COLUMBUS, Ohio—Anne Forristall Luke, president and CEO of the U.S. Tire Manufacturers Association, joined other officials in Columbus May 22 to urge passage of an Ohio state bill that would ban unsafe used tires from Ohio roads.
Ohio Senate Bill 223, which passed the state Senate 31-1 in December 2017, is before the Ohio House of Representatives, which has not yet held hearings on the bill.
"All too often, unsafe, worn-out tires contribute to traffic injuries or even fatalities," Luke said at the press event. "We are hopeful that Ohio will join states like Colorado and New Jersey, who have passed similar legislation to help keep motorists and passengers safe from the dangers of unsafe used tires."
Colorado has had a used tire law since 2014, and New Jersey since 2017. However, Texas Gov. Greg Abbott vetoed a used tire bill passed by that state's legislature.
Joining Luke at the event in Columbus were state Sen. Frank LaRose, state Rep. Robert Sprague and Kimberly Schwind, senior manager, public affairs of AAA Ohio Auto Club.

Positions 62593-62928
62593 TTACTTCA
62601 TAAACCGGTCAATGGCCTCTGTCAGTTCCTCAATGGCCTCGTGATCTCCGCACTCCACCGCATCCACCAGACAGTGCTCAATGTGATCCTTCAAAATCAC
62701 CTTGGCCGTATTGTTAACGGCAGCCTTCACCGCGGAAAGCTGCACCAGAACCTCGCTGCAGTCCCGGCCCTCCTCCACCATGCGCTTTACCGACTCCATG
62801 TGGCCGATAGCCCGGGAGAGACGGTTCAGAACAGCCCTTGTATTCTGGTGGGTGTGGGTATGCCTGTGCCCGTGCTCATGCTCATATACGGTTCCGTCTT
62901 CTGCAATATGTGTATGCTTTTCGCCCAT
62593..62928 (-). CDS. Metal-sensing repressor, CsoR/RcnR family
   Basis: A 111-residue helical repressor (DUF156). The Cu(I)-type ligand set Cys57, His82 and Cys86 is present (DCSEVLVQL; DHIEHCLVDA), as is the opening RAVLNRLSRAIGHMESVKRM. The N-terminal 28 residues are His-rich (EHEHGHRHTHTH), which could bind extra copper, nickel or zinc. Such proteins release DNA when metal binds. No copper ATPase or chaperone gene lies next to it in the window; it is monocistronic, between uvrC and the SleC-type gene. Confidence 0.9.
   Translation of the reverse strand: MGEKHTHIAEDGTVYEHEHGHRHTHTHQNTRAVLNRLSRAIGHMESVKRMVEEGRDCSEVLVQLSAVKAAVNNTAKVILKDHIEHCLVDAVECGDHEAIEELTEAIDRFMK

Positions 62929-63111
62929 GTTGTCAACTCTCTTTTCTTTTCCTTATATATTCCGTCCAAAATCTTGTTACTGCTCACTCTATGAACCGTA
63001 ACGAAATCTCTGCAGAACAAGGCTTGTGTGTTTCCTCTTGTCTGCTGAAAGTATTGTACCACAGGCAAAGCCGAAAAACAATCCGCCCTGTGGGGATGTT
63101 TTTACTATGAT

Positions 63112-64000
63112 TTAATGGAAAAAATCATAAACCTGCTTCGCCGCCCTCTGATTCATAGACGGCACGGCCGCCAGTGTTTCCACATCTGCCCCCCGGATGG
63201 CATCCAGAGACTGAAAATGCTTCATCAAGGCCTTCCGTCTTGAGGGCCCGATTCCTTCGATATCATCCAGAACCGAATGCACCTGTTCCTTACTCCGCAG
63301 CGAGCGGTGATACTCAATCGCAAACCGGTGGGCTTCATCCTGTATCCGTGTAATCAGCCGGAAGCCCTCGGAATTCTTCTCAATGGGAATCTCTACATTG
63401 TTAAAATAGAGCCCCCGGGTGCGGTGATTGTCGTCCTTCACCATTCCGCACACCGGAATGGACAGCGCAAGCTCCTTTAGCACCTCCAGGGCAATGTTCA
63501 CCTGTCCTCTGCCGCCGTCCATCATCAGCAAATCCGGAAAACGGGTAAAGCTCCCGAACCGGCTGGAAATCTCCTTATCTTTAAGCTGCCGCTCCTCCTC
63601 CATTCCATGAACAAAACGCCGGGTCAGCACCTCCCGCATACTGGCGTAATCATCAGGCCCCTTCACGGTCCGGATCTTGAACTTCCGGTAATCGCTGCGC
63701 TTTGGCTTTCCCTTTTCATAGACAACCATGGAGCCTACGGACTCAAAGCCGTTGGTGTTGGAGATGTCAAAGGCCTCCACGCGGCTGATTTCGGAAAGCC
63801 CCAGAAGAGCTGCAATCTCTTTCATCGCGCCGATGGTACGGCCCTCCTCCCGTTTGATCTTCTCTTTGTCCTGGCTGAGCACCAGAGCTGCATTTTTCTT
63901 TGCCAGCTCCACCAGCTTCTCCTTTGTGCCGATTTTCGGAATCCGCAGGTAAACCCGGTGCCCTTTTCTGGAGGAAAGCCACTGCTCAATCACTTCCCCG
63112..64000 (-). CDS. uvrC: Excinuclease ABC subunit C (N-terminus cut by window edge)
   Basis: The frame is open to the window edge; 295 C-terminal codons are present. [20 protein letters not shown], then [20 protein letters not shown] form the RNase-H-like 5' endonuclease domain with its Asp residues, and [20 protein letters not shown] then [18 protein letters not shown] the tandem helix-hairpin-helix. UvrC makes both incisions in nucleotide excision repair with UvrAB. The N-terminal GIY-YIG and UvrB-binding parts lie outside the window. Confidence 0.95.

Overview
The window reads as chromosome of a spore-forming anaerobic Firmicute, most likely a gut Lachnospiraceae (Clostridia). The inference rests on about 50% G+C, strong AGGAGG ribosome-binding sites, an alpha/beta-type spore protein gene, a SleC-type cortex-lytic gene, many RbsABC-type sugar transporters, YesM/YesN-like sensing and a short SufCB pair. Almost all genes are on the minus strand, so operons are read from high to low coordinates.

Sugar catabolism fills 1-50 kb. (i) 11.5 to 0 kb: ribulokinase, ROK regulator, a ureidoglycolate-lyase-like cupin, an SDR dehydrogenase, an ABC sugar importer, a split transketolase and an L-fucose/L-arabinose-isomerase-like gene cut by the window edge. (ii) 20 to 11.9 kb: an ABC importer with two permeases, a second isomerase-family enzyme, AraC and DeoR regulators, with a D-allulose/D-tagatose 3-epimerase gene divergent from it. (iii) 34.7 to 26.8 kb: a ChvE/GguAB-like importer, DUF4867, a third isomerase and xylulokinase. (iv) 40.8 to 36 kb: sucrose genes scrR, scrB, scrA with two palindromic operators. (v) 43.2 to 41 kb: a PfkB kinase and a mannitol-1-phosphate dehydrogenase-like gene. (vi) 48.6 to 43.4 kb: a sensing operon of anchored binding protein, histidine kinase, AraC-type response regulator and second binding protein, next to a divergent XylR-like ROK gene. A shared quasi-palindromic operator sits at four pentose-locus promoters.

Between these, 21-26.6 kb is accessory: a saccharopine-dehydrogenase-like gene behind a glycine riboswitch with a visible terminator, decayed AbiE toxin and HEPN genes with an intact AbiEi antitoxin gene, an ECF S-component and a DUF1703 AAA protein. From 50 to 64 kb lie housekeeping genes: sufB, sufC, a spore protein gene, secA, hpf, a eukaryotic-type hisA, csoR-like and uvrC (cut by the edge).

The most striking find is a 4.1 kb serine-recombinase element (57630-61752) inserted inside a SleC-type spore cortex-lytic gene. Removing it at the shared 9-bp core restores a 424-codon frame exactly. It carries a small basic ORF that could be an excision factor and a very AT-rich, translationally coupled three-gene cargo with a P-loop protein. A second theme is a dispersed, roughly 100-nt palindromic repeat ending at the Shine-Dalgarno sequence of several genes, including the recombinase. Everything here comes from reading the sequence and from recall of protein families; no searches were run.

"Our name is synonymous with motorist safety," Schwind said. "This legislation provides additional protection for every family traveling on Ohio's roads."
SB 223 would create a penalty of $1,000 per violation for every tire retailer or auto repair shop that installs unsafe used tires on vehicles. An unsafe used tire is defined as one that:
- Has a tread depth of under 2/32 inch;
- Has damage that exposes inner components such as body plies and steel belts;
- Has inner liner damage;
- Has improper repairs;
- Was treated with sealants but was not subsequently according to industry standards; or
- Is missing its identification number from the U.S. Department of Transportation.
Luke appeared at the press event during National Tire Safety Week, the annual event sponsored by the USTMA and its member companies to promote proper tire care and maintenance.